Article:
I took a roundabout route to get to a scheduled hearing. Due to failure at one of the main European airports, my plane was rerouted. I flew different airlines, via different transit countries, making stopovers and missing connections due to delayed flights. I reached my destination past midnight. I was just about to heave a sigh of relief when I discovered that my luggage had gone missing. "Please don't worry – said a representative of the airlines – "we'll find the luggage and deliver it to your hotel tomorrow afternoon." "Tomorrow afternoon?" I thought to myself, viewing myself in the mirror. I was wearing jeans and a T-shirt and a pair of comfortable loafers. Apart from a black blazer, there was nothing I could put on the next morning. Come 10 a.m. I was due to open a hearing and face two teams of attorneys in conservative business suits, not to mention the two impeccably dressed co-arbitrators. "Please take me to some night store" – I said to the hotel driver. – "Sir, we've had a holiday today (he said the name), so the stores will not open until noon tomorrow; maybe the market will open a little earlier, but it won't be open in the morning. I said: "Please help me – at ten tomorrow I must have a suit, dress shirt, tie and black shoes. Think something up!" The driver scratched his head, produced a mobile phone and started making phone calls. "You know, my cousin runs a clothing store at a big market. He was not going to open it tomorrow, but in this case he will open it for you at 9:00 a.m. We'll go there and you'll buy everything you need."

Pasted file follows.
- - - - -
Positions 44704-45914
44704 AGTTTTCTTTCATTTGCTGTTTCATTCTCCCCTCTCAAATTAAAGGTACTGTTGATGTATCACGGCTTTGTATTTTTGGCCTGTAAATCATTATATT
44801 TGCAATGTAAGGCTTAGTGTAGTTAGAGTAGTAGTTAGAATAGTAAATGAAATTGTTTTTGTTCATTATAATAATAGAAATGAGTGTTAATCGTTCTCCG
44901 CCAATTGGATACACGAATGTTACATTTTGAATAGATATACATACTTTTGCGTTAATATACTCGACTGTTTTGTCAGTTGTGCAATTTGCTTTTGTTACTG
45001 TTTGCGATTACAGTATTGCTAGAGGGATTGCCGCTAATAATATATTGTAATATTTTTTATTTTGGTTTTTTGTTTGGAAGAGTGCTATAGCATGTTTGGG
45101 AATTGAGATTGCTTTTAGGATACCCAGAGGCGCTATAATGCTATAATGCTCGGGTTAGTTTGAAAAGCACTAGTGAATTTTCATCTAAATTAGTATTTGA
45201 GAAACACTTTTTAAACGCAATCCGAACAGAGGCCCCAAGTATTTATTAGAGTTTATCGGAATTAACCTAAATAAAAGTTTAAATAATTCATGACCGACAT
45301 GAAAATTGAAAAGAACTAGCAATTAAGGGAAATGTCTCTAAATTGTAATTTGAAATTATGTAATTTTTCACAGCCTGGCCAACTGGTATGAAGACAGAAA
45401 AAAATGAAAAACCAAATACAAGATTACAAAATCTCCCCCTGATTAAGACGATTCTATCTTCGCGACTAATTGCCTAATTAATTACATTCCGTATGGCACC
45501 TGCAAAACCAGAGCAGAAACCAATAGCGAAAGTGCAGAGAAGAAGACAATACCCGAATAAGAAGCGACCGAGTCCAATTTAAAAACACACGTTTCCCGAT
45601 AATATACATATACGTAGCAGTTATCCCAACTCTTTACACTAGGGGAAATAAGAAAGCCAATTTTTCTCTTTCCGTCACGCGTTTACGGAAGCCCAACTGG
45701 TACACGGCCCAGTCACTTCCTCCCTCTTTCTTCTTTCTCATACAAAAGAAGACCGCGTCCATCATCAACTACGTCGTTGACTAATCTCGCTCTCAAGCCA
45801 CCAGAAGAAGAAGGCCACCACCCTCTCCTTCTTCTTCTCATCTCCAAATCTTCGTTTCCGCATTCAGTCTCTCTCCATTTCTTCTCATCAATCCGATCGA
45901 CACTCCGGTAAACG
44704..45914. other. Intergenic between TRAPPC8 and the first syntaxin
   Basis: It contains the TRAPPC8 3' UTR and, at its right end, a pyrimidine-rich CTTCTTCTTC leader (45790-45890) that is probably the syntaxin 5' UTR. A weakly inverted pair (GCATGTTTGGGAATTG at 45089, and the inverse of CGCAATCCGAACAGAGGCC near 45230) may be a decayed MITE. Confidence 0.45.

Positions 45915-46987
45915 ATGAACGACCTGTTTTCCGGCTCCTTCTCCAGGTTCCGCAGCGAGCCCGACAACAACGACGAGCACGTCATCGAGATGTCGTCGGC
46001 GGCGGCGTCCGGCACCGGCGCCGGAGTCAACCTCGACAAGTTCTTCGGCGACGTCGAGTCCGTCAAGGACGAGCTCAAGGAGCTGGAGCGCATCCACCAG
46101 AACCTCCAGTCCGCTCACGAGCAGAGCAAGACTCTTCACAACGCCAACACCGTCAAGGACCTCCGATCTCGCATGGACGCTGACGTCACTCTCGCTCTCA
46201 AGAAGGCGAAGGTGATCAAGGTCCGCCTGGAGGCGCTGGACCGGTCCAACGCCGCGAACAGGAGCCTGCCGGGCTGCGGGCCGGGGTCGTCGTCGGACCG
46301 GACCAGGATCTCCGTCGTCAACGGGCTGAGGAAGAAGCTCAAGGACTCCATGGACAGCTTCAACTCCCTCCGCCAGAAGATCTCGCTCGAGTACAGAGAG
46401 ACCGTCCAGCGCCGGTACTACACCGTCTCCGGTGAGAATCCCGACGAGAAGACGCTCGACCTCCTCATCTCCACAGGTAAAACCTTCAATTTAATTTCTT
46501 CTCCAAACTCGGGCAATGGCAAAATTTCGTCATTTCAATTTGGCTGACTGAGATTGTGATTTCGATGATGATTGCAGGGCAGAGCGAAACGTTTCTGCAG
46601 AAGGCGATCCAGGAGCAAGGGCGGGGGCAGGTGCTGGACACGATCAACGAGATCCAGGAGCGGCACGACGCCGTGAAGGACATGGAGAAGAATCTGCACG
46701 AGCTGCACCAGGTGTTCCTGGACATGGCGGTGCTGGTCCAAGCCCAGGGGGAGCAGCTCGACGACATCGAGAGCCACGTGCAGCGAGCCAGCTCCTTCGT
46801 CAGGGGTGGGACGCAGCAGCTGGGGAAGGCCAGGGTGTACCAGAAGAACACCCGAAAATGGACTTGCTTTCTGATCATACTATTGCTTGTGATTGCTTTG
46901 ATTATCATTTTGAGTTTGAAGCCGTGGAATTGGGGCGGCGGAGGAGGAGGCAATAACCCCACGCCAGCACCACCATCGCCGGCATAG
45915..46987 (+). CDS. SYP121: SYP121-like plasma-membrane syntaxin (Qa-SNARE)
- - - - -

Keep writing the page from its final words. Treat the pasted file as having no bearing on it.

He reassured me. We arrived at the market at 9:00 a.m. It was empty. The stores were closed. We began to wait. The cousin arrived at 9:20 and tried to open the store. It turned out that he had taken the wrong key. He jumped on his scooter and drove off. He said he would be back in no time. The clock was ticking, my heart pounding. The cousin finally came back at 9:45. We plunged into the store. It dawned on me that I would not buy any suit anyway. I focused on finding the trousers to match my black blazer. I ordered a shirt, tie and cuff links. No problem. Now for the black shoes! The driver and his cousin grew anxious. "Sir, we don't do shoes," said the cousin. "That's right" – said the driver – "I didn't want to scare you. I thought maybe one of my colleagues or waiters would lend you their black shoes; I checked with them at night, but none of them have shoes your size."
What was I supposed to do? It was now 10:00 a.m. I had to race to the hearing with my ridiculous-looking loafers on. Somehow, the old Polish adage: "There are three things that make a man – his wife, his shoes and his vehicle" struck me as highly appropriate to the occasion. Being completely at a loss what to do, I even invoked my Guardian Angel's help. We were walking toward the car, alongside a long row of closed stores with metal blinds. At the end of that grim gallery of storefronts kneeled a man tinkering with a padlock. Was he unlocking it? Deep down inside, I was praying for a shoe store. But what are the chances of finding a shoe store in a bazaar? One percent, or five? The sun was scorching my blazer-clad back. What a way to start the day! I came closer and could not believe my eyes. I glimpsed the "Woodland" logo underneath the lifted metal blind. I ran into the store. They had three brands of black oxford shoes, one of them fitting my size perfectly. I still believe this is the best pair of shoes I own. Guess why I like them so much?
- For more details, see Piotr Nowaczyk “Arbiter XXI wieku – w poszukiwaniu arbitra idealnego” – Miedzynarodowy i Krajowy Arbitraz Handlowy u progu XXI wieku – Ksiega Pamiatkowa Liber Amicorum, dedykowane dr hab. Tadeuszowi Szurskiemu., pp. 99-108.